Inspired by Mottel’s riddles, I decided to write one of my own, but in prose. (Here’s Mottel’s latest poetic quiz).
Someone is coming to visit me today. Someone I once interviewed for this blog. The name is in my Twitter stream.
• • •
In other news, the jury duty I mentioned in my Twitter stream got called off. I called last night, and my number was higher than the ones that had to show up. I felt like I had won the lottery. I could write a whole post on jury duty, but I don’t think I want to commit some of ideas to writing. I feel un-American if I say I don’t like the idea of a jury. Really, it’s that I don’t like the idea of my having to serve on a jury and listen. Besides, I have too many other responsibilities to be a good jurist. I think next time I get called for a jury, I will work on the elderly father excuse. My father (finally) got a new computer; I set it up for him on Sunday, and every time he touches it he has another tech support question.
And my brand-new 75-300mm Canon Lens had to get returned to Adorama yesterday, because I was getting an “err_99.” Taking a pencil eraser and rubbing the gold points on the lens did not do the trick. This was the lens that allowed me to captured the robin and swallow in my Nature Notes this week. I hope a new lens comes, without any error messages appearing soon after I get excited about how wonderful the lens is.
• • •
And in yet even more news, #themethursday this week is Typography. You don’t have to have a Twitter account to benefit. Go to http://search.twitter.com and put #themethursday as your search term. Enjoy the typography links! Love well-done typography. Something I’ve always wanted to learn in greater detail.
13 thoughts on “A Riddle in Prose”
What a shame about the lens, I hope the replacement arrives quickly.
Have fun visiting now that your jury duty’s been called off.
It’s a big responsibility to serve on a jury and I feel I’d be obsessed with whether I was doing the right thing or not. In addition local juries are very depresing, lots of incests and drug dealing around here.
What you write about your father sounds very much like mine. But I must admit that he has improved.
Ironically, he spent all of his working life in the computer industry, working as a programmer and then as a technical writer.
He likes to do everything just right, so he questions everything he does. He’s the opposite of my middle son, who takes the plunge into things without worry. But his short term memory isn’t what it used to be; forgetting a password two minutes after one enters it makes computer life complicated (even if you write it down, you have to remember which one is which and for what).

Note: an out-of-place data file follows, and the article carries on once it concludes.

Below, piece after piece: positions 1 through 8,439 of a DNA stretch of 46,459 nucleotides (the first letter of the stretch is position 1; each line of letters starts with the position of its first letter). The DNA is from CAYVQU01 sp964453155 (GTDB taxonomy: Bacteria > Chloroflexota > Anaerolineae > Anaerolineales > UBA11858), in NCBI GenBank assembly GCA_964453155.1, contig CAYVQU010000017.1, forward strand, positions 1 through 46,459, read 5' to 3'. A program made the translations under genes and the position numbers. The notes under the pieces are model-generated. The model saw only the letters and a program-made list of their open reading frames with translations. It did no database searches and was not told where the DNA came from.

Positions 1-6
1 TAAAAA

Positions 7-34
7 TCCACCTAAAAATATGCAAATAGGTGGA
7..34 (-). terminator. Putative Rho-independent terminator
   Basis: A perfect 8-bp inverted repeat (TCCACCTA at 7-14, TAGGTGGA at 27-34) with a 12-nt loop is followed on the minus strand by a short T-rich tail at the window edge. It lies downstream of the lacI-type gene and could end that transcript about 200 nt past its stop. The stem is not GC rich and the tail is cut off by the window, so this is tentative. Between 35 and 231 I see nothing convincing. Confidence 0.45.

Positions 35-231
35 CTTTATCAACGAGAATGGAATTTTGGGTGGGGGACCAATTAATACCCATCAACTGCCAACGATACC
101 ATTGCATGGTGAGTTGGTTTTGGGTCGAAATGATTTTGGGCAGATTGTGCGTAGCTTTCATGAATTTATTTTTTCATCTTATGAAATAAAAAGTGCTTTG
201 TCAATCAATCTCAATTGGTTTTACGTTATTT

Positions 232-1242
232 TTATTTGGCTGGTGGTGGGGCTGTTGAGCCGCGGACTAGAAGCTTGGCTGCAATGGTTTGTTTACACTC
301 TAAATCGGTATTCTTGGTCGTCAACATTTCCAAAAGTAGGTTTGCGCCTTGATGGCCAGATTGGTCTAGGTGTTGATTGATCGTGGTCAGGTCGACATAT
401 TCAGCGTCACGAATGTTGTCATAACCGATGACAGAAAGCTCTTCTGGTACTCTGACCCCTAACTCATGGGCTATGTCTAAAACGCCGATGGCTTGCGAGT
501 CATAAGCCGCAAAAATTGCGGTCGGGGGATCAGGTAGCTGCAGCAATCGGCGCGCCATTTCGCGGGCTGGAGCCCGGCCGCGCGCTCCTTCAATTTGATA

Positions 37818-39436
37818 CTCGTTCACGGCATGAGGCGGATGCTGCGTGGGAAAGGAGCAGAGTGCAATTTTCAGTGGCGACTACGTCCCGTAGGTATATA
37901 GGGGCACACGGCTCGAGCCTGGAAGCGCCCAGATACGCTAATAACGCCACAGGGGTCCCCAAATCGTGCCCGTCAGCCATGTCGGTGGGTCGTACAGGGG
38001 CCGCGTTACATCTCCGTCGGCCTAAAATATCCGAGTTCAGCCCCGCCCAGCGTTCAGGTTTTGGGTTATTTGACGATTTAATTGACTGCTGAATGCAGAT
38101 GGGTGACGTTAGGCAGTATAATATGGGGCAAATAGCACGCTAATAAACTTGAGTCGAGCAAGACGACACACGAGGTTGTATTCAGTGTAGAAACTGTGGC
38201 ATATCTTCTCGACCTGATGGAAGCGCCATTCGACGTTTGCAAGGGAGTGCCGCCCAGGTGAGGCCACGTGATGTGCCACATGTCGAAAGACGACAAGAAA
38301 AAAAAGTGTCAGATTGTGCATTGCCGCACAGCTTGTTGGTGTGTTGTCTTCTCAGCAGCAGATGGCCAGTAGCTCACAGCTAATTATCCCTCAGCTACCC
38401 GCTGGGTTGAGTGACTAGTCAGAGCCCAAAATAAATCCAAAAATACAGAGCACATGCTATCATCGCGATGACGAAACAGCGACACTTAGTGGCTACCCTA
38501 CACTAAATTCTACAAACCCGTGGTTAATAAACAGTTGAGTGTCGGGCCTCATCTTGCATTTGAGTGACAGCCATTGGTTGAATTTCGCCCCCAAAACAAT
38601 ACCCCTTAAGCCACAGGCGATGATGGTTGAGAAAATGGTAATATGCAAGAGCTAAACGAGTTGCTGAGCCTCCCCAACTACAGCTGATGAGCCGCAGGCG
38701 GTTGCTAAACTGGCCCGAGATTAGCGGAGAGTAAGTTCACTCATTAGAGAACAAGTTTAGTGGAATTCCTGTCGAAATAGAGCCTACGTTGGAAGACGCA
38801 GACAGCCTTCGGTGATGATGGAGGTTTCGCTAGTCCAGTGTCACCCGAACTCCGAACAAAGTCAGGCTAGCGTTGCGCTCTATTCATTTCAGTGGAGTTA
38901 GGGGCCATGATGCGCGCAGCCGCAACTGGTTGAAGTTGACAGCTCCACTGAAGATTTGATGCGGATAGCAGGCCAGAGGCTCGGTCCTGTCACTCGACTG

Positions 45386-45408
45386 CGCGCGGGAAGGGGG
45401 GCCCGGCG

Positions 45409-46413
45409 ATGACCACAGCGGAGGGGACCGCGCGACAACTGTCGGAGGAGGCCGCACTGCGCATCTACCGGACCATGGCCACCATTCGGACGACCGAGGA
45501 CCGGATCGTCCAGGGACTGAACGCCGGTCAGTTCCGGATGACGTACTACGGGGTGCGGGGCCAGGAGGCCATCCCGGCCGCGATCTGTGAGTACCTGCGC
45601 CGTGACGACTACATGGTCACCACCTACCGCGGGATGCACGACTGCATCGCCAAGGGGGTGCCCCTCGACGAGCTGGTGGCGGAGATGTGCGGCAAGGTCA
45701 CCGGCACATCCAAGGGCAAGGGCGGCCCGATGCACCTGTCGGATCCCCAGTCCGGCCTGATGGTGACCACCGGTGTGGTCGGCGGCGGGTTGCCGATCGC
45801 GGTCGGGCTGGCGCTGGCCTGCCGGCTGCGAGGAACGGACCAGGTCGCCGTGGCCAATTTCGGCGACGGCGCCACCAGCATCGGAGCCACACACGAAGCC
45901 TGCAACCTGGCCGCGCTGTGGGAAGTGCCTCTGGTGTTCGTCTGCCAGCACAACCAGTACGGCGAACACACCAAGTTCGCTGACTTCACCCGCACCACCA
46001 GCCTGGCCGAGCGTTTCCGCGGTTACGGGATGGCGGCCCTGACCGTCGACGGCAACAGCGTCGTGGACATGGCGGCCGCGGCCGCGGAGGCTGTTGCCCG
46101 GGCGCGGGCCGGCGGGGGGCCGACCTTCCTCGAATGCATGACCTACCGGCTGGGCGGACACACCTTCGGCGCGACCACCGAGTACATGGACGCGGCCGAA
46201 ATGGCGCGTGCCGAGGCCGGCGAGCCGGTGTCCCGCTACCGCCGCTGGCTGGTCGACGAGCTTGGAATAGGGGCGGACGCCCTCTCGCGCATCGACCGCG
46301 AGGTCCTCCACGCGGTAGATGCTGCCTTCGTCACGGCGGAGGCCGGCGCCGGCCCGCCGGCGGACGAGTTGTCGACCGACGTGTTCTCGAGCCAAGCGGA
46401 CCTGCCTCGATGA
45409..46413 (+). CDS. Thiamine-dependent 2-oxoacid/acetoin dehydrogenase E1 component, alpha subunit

My father uses the same password (my mother’s nickname) for everything!
Here’s a post on how to create a secure password:
Unfortunately, that means one that is easy to forget. But he does have some good ideas.
It’s easy for a hacker write a program to break a password with only alpha characters.
When I worked at MIT, there was a grad student (he’s probably a full professor somewhere by now) who had written a program to figure out who had unsafe, insecure passwords. Unfortunately, my job as tech admin for my group was to inform people that their dog’s name was not a secure password and could they please change it. Nowadays some programs won’t even let you submit an insecure password.
Not sure who’s coming . . . but thanks for the link! It looks like the riddles have become a bit of a Meme – as E also put one up on his blog.
i haven’t got a clue who’s coming….but i like the riddle idea:-) bummer about your lens but yay about the jury duty!
Yes, it was Klara! She and her husband left about an hour ago. I so enjoyed meeting her in person. She made me a miso soup with onions and brussel sprouts; I had brown rice already made, so we added shiitake mushrooms and broccoli rabe from my garden. And radish leaves from my garden.
I showed her my garden; maybe next year I’ll grow kale, because she told me how wonderful it is to have fresh kale in your garden.
If any of you haven’t “met” Klara (she’s not a blogger, but she runs a Yahoo group for macrobiotics based in Israel), here’s the interview I did with her last fall: http://www.leoraw.com/blog/2008/10/interview-with-klara/
I love kale. I wonder if it’s easy to grow.
Ilana-Davita, if Klara can grow kale in dry Israel, you can grow kale in rainy France. You might want to start after Pesach next year, however. It’s a cold weather crop. Unless you want to try it in late August and see how long you can nurture it until frost. I don’t have good luck with fall gardens; frosts come too soon.